It seemed for a while that the poor got back their voice. They voted for Cory, but the rich and powerful declared Marcos the winner. The poor found their strength, regained their freedom, and gained the leader who inspired them. Alas, it was short-lived. The poor later voted for Erap, but the very people who ululate “people power” and “the will of the majority” conspired against the leader who garnered more votes than Cory.

Do the poor still want Erap to lead? That I cannot say. But based on his record, and on what I can read from the record of the other candidates, I chose to support Erap. The economic stats prove that si Erap ay para sa mahirap.

How to get the data:

Stats 1

  2. click Data and Research
  3. Left panel (Data), below that it says Key Statistics, default is data by country,
  4. click Go
  5. On the left panel, click "Key Statistics"
  6. Scroll down and click "Quick Query"
  7. On the next window, scroll down to Philippines and click "Select". Lower right, click "Next"
  8. On the next window, click "Select All", Lower right, click next.
  9. On the next window, click "2008", scroll down to the year you want (I chose 1986 as starting point), on your keyboard, hold down the shift key and click "1986". Click "Select", Lower right, click "Next"

Now you have your data. You can export this to Excel, so you will not need to access the World Bank website everytime.

You export by clicking on the top right, to the right of the word "Export", the

dropdown menu with the word select, and click "Data"

That will fire up the export applet.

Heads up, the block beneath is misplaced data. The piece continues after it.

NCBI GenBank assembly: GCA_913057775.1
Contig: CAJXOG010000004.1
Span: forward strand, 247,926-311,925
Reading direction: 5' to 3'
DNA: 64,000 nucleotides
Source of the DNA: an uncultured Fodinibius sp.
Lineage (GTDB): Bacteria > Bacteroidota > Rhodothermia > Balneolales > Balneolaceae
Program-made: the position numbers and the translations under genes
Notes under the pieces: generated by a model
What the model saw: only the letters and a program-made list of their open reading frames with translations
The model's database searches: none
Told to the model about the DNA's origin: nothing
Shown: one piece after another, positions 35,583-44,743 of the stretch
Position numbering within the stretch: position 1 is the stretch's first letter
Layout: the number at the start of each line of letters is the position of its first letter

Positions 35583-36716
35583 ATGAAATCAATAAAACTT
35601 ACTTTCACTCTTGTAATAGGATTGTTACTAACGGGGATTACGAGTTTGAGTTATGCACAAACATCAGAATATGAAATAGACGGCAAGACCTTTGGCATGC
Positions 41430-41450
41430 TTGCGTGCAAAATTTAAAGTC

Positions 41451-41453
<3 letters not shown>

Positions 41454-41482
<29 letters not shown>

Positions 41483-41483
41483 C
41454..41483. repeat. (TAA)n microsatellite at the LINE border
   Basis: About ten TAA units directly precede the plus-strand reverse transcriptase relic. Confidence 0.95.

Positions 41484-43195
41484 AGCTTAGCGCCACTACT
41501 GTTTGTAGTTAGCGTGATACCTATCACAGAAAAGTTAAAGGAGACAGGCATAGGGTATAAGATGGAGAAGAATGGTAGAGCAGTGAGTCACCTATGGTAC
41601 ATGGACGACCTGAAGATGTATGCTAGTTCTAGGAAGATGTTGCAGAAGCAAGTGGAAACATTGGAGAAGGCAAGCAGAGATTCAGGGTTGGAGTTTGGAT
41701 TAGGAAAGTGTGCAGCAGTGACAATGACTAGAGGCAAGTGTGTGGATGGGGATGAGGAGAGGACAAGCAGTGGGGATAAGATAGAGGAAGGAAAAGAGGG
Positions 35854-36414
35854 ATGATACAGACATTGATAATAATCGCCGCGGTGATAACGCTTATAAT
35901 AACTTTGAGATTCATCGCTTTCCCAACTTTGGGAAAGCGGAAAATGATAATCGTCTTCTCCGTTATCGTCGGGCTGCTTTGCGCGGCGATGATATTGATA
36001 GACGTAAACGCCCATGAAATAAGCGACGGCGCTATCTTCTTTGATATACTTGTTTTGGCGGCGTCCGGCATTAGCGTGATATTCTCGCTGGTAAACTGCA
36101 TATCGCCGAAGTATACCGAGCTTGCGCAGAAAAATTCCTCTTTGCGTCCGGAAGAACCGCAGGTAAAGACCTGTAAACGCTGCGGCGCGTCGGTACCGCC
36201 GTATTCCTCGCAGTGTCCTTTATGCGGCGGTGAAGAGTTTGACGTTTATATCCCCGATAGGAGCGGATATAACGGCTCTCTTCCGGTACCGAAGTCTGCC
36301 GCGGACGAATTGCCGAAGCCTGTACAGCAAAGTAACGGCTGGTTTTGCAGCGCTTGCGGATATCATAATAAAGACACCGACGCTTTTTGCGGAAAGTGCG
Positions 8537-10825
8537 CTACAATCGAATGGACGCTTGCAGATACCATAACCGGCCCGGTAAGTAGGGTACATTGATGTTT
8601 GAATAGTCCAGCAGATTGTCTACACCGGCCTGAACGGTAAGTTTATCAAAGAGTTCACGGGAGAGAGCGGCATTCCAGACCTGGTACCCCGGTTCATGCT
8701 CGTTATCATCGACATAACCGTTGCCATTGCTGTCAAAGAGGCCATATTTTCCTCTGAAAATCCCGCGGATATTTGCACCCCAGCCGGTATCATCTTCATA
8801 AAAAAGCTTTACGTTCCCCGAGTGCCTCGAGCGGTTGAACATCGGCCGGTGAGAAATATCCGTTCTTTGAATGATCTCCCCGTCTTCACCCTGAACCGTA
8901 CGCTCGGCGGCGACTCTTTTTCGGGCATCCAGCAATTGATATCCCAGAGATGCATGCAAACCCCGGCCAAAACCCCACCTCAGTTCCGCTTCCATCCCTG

Stats 2

  2. click Data and Research
  3. Left panel (Data), below that it says Key Statistics, default is data by country,
  4. click Go
  5. On the left panel, click "Key Statistics"
  6. On the next window, click "Millennium Development Goals"
  7. On the next window, click the dropdown menu, scroll down, and click "Philippines"
  8. You get the stats for the millennium goals. You can also export to Excel like above.

Saturday, April 11, 2009

Dacer, DNA and Brady Violations

An extradition hearing is held to enable the court to decide whether the defendant is subject to surrender to the requesting government. The District Court’s function in an extradition hearing is not to act as a rubber stamp to an extradition request but to ensure that our (American) judicial standard of probable cause is met by the Requesting Nation (US v. Valentin Linson 88 F.Supp.2d 1123). The evidence must demonstrate probable cause to believe that the accused committed the crime charged. Merino v. U.S. Marshall, 326 F.2d 5, 12 (9th Cir.1963).

“The range of evidence that a defendant may introduce as to probable cause at an extradition hearing is limited. The general rule is that evidence that explains away or completely obliterates probable cause is admissible, while evidence that merely controverts the existence of probable cause is not” (Krenar Hoxha v. Troy Levi, 3rd Cir. No. 05-3149, Oct. 3, 2006).

Evidence to support probable cause is concededly of lower quantity and quality compared to evidence to support a conviction. It is for this reason that DNA evidence, if available, is material, for DNA evidence trumps all evidence in the determination of guilt or innocence.

In the case of US v. Sczubelek [402 F.3d 175, 178 (3d Cir. 2005)], the Third Circuit Court of Appeals stated that DNA is more reliable as a means of identification than fingerprints or even photographs. The Philippine Supreme Court is of the same view, holding that: